Petri: That creature Elaan is to be the wife of our ruler. To bring peace. Our two warring planets now possess the capability of mutual destruction. Some method of co-existence must be found....She must be taught       
               civilized manners. In her present condition, my people would never accept her.
     Kirk: You are to be her teacher?
     Petri: These are my orders. I must ask you and your crew to respect--or at least tolerate--their arrogance. Friction must be kept at a minimum. You have as much at stake as I have. Your superiors have made the   
                statement that failure of this mission would be as catastrophic for the Federation as it would be for our two planets. To gain peace at the price of accepting such a queen is no victory.
Petri has no love or respect for Elaan and insults her with his gifts and condescending tone. "I want nothing of this" and Petri is called a "Troyian dog." France Nuyen's beauty conflicts with her arrogance. She refuses all gifts that enhance her femininity and self-worth and self-love. The contest in the arena: Petri defaults in his mission and is later stabbed in the back by Elaan as he calls her (to her face) an "incorrigible monster." Kirk becomes the umpire in the dispute (and later Elaan's teacher). Petri chirps, "There cannot be peace between us. We have deluded ourselves. I do not want peace. I want to kill them." Kirk reminds Petri of his job, but Petri stubbornly fails: "We cannot make peace with people we detest."  Kirk notes: "Stop trying to kill each other. Then worry about being friendly...she respects strength. Go in strong." Also, The Klingon "ghost" appears intermittently. And McCoy notes humorously, "We'll, I've heard of reluctant brides, but this is ridiculous" after Elaan stabs Petri. The Federation High commissioner will attend the wedding, as we learn that Elasian women's tears are bio-chemical and enslave a man's flesh once it is touched. Again humorously, McCoy notes, "the fat'll be in the fire when he learns the bride has just tried to murder the groom's ambassador." A favorite ironic line begins the role of Kirk as teacher, replacing the absent Petri, typifying Elaan's own sense of humor-- "So Ambassador Petri is going to recover. That is too bad." [her best line].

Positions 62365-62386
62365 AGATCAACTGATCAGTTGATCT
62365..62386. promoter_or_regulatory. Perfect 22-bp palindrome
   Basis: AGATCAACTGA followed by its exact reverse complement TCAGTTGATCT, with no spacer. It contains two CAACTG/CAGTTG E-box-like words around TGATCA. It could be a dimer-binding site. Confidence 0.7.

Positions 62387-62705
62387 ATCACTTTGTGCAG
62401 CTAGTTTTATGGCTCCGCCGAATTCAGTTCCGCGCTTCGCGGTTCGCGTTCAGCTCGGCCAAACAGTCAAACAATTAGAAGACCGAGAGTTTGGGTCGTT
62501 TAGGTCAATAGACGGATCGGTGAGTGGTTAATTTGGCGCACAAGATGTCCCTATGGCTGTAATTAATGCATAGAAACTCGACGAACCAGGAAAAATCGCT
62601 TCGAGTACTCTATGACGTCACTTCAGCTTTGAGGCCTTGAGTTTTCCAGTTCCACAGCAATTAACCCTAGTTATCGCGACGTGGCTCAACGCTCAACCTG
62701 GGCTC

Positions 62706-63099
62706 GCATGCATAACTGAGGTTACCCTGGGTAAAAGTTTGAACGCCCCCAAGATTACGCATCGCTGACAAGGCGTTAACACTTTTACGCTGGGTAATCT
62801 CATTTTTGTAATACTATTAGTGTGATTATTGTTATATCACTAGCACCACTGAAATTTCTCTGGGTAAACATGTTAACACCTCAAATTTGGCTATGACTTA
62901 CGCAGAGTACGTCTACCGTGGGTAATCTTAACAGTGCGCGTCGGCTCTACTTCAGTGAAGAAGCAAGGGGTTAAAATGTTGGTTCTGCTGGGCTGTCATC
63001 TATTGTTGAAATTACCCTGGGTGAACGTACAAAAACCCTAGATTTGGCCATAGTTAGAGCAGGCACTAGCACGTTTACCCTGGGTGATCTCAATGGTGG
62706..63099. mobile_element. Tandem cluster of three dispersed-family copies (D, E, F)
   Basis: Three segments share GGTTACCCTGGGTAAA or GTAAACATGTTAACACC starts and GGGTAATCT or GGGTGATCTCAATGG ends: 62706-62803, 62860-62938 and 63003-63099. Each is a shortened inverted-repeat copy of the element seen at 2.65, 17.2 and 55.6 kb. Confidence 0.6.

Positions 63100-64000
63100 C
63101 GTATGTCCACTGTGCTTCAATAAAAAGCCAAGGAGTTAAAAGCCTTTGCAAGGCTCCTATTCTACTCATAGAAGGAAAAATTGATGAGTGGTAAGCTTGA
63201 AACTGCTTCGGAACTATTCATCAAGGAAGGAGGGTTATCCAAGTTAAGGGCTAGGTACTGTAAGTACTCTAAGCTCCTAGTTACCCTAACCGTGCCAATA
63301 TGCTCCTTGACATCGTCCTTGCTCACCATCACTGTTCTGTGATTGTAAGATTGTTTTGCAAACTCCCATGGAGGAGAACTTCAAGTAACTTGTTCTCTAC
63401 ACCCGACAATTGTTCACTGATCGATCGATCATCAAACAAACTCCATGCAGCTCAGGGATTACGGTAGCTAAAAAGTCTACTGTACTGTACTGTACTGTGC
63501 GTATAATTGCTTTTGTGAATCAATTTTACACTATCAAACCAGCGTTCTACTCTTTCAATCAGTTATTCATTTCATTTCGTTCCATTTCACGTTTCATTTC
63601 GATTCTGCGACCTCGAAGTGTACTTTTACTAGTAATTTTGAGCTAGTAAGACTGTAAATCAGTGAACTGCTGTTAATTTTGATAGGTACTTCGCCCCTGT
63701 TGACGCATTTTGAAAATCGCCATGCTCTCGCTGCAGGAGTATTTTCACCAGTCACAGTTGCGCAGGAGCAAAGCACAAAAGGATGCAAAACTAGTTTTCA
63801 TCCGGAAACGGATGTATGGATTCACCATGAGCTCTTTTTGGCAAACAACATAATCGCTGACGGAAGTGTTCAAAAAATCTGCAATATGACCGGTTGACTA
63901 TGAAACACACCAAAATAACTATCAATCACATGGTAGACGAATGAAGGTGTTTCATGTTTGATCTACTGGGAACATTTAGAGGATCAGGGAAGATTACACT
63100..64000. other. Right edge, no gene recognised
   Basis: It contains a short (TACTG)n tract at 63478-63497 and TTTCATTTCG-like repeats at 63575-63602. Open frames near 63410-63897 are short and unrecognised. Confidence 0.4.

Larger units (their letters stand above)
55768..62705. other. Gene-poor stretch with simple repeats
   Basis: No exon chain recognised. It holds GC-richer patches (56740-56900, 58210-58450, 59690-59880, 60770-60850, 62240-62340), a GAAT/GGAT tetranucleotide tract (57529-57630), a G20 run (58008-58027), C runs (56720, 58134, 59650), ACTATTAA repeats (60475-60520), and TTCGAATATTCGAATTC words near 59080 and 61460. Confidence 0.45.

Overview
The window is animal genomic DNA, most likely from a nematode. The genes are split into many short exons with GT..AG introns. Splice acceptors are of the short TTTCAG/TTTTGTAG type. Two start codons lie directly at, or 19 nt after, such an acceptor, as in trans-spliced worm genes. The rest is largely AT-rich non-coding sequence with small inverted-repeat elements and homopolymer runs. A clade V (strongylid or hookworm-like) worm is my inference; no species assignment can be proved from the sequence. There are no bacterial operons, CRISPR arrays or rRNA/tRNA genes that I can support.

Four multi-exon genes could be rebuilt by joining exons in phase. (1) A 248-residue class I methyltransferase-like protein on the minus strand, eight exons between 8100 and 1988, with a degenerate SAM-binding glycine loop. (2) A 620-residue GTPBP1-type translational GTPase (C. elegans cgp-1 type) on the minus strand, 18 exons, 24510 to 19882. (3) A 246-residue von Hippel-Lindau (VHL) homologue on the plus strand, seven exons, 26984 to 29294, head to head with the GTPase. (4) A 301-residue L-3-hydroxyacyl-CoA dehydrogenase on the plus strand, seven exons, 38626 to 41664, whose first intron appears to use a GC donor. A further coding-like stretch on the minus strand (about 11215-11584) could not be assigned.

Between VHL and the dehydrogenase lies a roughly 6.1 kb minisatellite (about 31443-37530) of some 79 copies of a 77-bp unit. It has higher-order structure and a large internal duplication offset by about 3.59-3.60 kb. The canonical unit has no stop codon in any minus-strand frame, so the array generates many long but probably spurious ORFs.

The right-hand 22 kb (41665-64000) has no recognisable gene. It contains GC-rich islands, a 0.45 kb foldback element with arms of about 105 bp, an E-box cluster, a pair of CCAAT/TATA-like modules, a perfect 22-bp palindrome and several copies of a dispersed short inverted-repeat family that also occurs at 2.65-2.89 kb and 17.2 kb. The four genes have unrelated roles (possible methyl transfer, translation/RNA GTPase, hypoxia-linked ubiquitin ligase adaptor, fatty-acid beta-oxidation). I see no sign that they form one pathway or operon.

Kirk now must tame the shrew alone with force, logic, and charm. She likes him. He is caught between sexual fascination and military duty:
     Kirk: We are still faced with the same problem.
     Elaan: Problem?
     Kirk: Your Troyian customs and manners.
     Elaan: I have eliminated the problem.
     Kirk: You have eliminated the teacher. The problem still remains.
     Elaan: And how do we solve the problem?
     Kirk: By giving you a new teacher.
     Elaan: What can you teach me?
     Kirk: Table manners for one thing. This is a plate (sarcasm). It contains food. This is a knife. It cuts the food. This is a glass.
     Elaan: Leave me.
     Kirk: Like it or not, you're going to learn what you have been ordered to learn.
Kirk's teachings become forceful. She respects strength.
     Kirk: You enjoy the privileges and prerogatives of being the Dohlman...then be worthy of them. If you don't want the obligations that go along with the title, give it up.
     Elaan: Nobody speaks to me in that way.
     Kirk: That's another of your problems. Nobody has told you that you're an uncivilized savage, a vicious child in a woman's body, an arrogant monster.
Her fist strikes Kirk's jaw (director's notes). "She tries to hit him again, but he slaps her hand across the face. The surprise and shock of the blow spins her backward onto the bed. They glare at each other.
     Kirk: That's no way to treat someone who's telling you the truth. (Director's notes: "Kirk starts for the door. She throws her dagger at him and it slams into the wall near his head."
She could have killed him, but did not. Lesson one goes to Kirk: "Tomorrow's lesson will be on courtesy."  Both parties are in a fury!